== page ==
The historical Strela was featured extensively in the 2017 Russian film “The Age of Pioneers” (Russian: Время первых), also known as “The Spacewalker”. Picture Credits: The Spacewalker
Here are 8 suggestions on eBay for the Strela (СТРЕЛА) Chronograph:
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Strela Sekonda Chronograph

A Strela model with the Poljot 3017 column-wheel chronograph movement was introduced in the 1970s and was used in space by Russian cosmonaut Alexey Alexandrovich Gubarev during the Soyuz-28 mission. Gubarev and his colleague Vladimir Remek – the first non-Soviet, non-American to travel to space – were launched aboard Soyuz-28 on March 2, 1978. To put things into context, this is after the American's moon landing (1969) and Leonov's Spacewalk (1965). The crew docked with the orbiting Salyut-6 space station. On Gubarev’s wrist, a black STRELA (labeled SEKONDA). Established in 1966, Sekonda started out as a British brand offering a collection of mechanical watches originally manufactured in Russia.

  • Ref: Strela Sekonda Chronograph
  • Diameter: 36.00 mm
  • Thickness: 14.00 mm
  • Lug width: 18.00 mm
  • Caliber: Poljot 3017

Gubarev wore a black Strela - branded Sekonda - Chronograph watch with the Poljot 3017 hand-wound movement during the Soyuz-28 mission. A great Omega Speedmaster alternative that is getting rare, but can still be found on eBay.
Gubarev wore a black Strela - branded Sekonda - Chronograph watch with the Poljot 3017 hand-wound movement during the Soyuz-28 mission. A great Omega Speedmaster alternative that is getting rare, but can still be found on eBay.

This model can be found with a white or black dial. The design of this watch is quite different from the first Strela chronograph from 1959, with silver luminescent hands that have a red tip and lumed hour markers which have a distinctive green color. The black Strela Sekonda looks great on a green or brown leather strap. We can assume that Strela produced this watch to be used as a tool rather than a jewel, with the highly contrasted display for enhanced visibility.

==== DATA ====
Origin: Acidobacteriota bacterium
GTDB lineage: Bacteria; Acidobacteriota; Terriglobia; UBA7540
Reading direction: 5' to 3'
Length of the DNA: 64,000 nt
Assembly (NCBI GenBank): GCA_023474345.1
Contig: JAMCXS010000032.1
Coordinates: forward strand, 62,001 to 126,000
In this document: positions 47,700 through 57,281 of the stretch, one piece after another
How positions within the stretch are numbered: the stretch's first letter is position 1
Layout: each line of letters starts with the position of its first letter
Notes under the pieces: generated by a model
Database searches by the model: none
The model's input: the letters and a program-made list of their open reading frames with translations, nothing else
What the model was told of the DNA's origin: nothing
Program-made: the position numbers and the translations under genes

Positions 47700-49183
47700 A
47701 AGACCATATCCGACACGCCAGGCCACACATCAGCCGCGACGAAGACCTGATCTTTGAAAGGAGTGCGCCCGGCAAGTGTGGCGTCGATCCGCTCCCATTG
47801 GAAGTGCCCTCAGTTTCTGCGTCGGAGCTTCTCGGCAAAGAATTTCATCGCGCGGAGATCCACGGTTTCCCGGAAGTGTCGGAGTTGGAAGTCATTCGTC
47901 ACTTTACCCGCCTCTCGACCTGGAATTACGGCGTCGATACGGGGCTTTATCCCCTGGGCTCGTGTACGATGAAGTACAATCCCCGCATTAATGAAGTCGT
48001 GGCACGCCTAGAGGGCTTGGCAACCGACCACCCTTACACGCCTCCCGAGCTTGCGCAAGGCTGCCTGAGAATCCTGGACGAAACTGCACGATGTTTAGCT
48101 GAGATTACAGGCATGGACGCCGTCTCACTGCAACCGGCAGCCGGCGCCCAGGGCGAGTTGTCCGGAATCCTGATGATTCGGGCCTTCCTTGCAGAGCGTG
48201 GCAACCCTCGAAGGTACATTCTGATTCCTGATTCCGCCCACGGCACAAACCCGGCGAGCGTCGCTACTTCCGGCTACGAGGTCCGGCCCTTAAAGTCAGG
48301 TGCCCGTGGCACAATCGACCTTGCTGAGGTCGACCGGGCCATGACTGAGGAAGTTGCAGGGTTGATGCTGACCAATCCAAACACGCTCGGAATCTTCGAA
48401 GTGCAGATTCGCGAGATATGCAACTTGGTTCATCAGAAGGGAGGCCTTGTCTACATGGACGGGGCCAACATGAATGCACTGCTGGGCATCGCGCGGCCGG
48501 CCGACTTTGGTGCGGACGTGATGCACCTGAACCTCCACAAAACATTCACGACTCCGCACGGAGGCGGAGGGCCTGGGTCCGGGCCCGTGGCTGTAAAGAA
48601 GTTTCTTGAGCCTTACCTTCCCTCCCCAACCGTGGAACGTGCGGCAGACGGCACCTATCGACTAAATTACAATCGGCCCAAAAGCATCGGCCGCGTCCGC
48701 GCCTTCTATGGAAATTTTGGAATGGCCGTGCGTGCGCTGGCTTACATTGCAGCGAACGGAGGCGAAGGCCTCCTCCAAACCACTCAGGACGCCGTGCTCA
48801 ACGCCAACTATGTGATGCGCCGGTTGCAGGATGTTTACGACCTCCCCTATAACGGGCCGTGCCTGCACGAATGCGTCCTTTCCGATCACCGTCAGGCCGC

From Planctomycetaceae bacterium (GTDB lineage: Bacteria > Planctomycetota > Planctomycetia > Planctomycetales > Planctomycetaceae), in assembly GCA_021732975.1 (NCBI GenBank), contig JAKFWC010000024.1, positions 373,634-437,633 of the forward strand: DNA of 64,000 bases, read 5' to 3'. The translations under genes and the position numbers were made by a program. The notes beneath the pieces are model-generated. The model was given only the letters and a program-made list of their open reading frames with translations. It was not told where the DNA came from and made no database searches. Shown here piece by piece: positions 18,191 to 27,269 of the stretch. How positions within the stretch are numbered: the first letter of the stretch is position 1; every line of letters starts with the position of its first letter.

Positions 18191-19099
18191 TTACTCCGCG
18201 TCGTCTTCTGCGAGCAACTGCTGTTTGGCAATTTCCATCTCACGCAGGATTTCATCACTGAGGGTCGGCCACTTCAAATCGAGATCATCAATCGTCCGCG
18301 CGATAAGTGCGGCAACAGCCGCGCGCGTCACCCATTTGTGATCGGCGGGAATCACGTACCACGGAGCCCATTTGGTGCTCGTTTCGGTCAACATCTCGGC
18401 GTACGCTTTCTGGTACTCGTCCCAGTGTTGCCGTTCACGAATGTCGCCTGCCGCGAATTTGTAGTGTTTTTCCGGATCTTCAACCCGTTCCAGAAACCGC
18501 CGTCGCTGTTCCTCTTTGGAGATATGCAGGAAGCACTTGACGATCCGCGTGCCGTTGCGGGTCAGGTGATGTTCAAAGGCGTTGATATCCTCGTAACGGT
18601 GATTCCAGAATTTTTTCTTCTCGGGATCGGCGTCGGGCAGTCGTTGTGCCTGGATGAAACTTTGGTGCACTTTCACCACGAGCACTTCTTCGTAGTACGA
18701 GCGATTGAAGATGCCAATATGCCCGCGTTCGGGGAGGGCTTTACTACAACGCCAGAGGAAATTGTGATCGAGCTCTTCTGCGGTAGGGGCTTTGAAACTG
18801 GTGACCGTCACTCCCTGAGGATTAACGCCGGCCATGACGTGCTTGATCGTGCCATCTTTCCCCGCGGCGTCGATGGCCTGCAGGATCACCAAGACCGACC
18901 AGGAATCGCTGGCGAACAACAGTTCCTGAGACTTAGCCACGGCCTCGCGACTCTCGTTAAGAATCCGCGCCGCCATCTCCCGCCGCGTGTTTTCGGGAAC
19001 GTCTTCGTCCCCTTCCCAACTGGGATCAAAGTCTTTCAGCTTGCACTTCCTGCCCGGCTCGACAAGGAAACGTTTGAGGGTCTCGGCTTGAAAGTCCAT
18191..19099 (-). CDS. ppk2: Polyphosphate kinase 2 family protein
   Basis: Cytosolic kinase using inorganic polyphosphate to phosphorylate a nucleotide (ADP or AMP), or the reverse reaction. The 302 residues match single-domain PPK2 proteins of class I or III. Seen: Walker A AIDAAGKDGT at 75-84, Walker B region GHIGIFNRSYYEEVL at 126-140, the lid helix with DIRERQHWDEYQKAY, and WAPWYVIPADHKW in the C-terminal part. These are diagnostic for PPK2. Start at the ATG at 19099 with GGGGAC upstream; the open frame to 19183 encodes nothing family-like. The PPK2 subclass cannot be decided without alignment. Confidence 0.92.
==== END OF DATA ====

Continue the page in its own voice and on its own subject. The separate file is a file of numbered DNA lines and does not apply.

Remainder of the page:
Vladimir Komarov was wearing a Sekonda labeled Strela with a cream dial during his training and the Soyuz-1 mission. Credits: STRELA
Vladimir Komarov was wearing a Sekonda labeled Strela with a cream dial during his training and the Soyuz-1 mission. Credits: STRELA

This vintage Strela Sekonda has a diameter of 36mm and a thickness of 14mm, it is not water resistant (unsurprisingly, like many vintage timepieces). In 1979 the Poljot 3017 movement got discontinued. It was replaced by the 3133 Poljot manual wind movement, which has an architecture very similar to the Valjoux 7733 and 7734 calibers as the equipment to manufacture those movements was imported from Switzerland.

Here are 8 suggestions on eBay for the Strela Sekonda Chronograph:
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Strela (СТРЕЛА) Cosmos Chronograph

The historic Strela chronograph model has been reissued by the Strela company now based in Munich (Germany). The owners of the Strela company are of Russian origin and the company prides itself to be closely tied to Russian watchmaking, using Russian movements from Poljot/MakTime. However, some models have been introduced with Seagull ST19 Chinese mechanical movements. Strela CO38CYB-S models are equipped with a Poljot 3133 hand-winding movement (system Valjoux 7734) featuring a date function and a 48h power reserve.

  • Ref: Strela CO38CYB-S
  • Diameter: 38.00 mm
  • Thickness: 14.00 mm
  • Lug width: 20.00 mm
  • Caliber: Poljot 3133

The modern Strela Chronograph COSMOS models: CO38CYB with Poljot 3133 and CO40LAB Seagull ST19. Credits: STRELA
The modern Strela Chronograph COSMOS models: CO38CYB with Poljot 3133 and CO40LAB Seagull ST19. Credits: STRELA

Those modern Strela editions have a sapphire crystal, a 20mm lug width (instead of 19mm) and a diameter of 38mm. Moreover, they provide a water resistance of 50m (5ATM). CO40LAB models have a diameter of 40mm and no date with a manual wind Seagull ST19 caliber inside. The CO42 models are for bigger wrists with a 42mm diameter, reference CO42CYB being a good example of that. These Strela Cosmos models definitely keep the same spirit as their ancestors from the 1960s and offer great mechanical timepieces for the price. The black dial model can be considered as a cheaper (and Russian) Omega Speedmaster alternative. Retailing at around $700, those mechanical chronographs are worth considering!

  • Ref: Strela CO40CYW, CO40LAW, CO40LAB, CO40CYB
  • Diameter: 40.00 mm
  • Thickness: 14.00 mm
  • Lug width: 20.00 mm
  • Caliber: Seagull ST19

Here are 8 suggestions on eBay for the Strela (СТРЕЛА) Cosmos Chronograph: